While officials say that air quality conditions at ground level are still safe amid an ongoing fire at a chemical plant in Rockton, there is some concern that overnight weather conditions could force additional mitigation measures, including “shelter-in-place” directives.
As of Monday evening, residents within one mile of the Chemtool lubricant manufacturing facility have been ordered to evacuate their homes due to concerns over airborne particulates and other chemicals that have been flung skyward by the blaze.
According to John Kim, director of the Illinois Environmental Protection Agency, additional measures may become necessary as the air cools on Monday evening due to a weather phenomenon known as “temperature inversion.”
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“When you have cooler temperatures at night, that’s going to bring some of that (airborne smoke) down through what we call a temperature inversion,” he said. “You may have a situation where at night time, depending on how cool it gets, there may need to be some additional measures put into place, like for example, possibly a shelter-in-place (order), that kind of thing.”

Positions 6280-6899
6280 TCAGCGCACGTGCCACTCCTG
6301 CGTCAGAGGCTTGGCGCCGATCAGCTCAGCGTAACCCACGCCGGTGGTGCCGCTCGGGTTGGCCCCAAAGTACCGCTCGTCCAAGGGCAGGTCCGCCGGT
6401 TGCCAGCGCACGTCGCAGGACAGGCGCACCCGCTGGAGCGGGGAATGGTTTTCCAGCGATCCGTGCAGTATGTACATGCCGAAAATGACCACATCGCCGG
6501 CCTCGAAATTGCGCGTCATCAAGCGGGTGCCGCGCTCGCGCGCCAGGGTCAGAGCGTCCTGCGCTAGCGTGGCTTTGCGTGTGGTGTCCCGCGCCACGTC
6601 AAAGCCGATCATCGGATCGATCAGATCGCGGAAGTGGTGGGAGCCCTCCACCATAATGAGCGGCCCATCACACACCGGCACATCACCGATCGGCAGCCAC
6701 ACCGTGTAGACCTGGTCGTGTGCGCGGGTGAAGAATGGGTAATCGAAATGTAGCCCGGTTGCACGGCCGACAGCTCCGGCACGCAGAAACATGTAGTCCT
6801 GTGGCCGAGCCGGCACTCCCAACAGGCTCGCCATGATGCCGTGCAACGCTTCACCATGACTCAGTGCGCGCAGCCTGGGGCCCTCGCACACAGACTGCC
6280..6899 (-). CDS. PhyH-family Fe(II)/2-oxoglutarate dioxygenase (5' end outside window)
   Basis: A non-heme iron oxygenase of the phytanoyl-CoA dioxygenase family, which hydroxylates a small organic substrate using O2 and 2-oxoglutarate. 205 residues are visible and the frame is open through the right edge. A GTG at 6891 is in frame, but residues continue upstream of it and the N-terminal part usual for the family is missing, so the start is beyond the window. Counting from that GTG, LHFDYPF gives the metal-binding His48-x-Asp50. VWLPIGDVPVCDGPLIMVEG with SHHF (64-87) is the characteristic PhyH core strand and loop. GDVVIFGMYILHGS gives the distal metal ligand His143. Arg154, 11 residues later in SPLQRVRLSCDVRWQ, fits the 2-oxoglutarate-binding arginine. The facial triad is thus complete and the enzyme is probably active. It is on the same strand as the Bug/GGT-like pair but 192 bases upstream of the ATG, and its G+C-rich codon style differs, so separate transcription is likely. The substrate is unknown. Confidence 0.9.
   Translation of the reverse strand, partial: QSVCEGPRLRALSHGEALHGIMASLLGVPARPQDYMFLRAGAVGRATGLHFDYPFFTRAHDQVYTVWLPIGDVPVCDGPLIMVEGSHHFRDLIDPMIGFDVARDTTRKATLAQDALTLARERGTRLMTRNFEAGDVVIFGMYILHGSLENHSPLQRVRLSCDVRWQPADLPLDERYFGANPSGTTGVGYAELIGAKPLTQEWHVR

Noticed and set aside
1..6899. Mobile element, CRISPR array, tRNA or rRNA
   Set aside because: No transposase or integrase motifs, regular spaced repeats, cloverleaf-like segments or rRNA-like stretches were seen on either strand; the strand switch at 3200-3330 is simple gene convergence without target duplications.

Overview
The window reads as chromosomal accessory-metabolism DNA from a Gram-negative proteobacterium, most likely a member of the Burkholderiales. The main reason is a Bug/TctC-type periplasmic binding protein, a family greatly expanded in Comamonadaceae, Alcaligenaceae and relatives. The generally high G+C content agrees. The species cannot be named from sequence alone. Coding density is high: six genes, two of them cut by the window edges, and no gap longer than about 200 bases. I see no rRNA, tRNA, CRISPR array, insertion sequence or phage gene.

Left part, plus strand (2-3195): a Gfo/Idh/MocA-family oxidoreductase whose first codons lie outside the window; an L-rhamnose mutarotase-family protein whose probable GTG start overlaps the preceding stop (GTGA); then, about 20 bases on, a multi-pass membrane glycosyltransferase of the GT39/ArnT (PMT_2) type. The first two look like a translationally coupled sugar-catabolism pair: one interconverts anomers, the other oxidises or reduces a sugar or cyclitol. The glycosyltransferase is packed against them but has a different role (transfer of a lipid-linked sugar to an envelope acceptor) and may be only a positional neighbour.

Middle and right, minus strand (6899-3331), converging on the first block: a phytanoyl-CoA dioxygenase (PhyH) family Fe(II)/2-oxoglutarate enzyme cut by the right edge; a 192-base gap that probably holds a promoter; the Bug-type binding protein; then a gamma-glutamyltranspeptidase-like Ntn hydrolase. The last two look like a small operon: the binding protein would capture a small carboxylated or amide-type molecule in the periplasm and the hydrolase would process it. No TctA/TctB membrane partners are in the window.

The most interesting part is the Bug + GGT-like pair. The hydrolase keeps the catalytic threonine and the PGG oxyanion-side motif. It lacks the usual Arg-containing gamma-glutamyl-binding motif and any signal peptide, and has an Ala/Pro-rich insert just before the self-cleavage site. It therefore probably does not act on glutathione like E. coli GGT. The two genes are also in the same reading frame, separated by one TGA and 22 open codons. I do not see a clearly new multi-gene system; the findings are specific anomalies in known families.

So-called “temperature inversions” occur when warmer air acts as a “cap” and traps cooler air beneath it, causing airborne particulates, such as those found in a massive fire, to be trapped near the Earth’s surface.
The fire has been putting smoke into the air throughout the morning and afternoon, but air quality at the surface has remained clean so far, according to officials. There is some concern that the inversion could push smoke closer to the ground, potentially impacting air quality.
There is a possibility that wind could help to dissipate at least some of the smoke, but measurements are still being taken, according to officials.
“Both wind direction and wind speed are going to give us an idea of (whether) that plume is going to travel, how far it’s going to go, and how much it’s going to dissipate,” he said.
Residents who live within three miles of the plant have already been asked to wear masks to help protect themselves from airborne particulates.
Kim says that the Illinois EPA, in conjunction with state and federal officials, is installing a series of air quality monitors around the area to keep an eye on air quality levels.
Firefighters have also curtailed their use of water in fighting the blaze, with officials raising concerns about the potential for chemical run-off to impact the nearby Rock River.
As a result, the fire could continue to burn for several days, according to officials.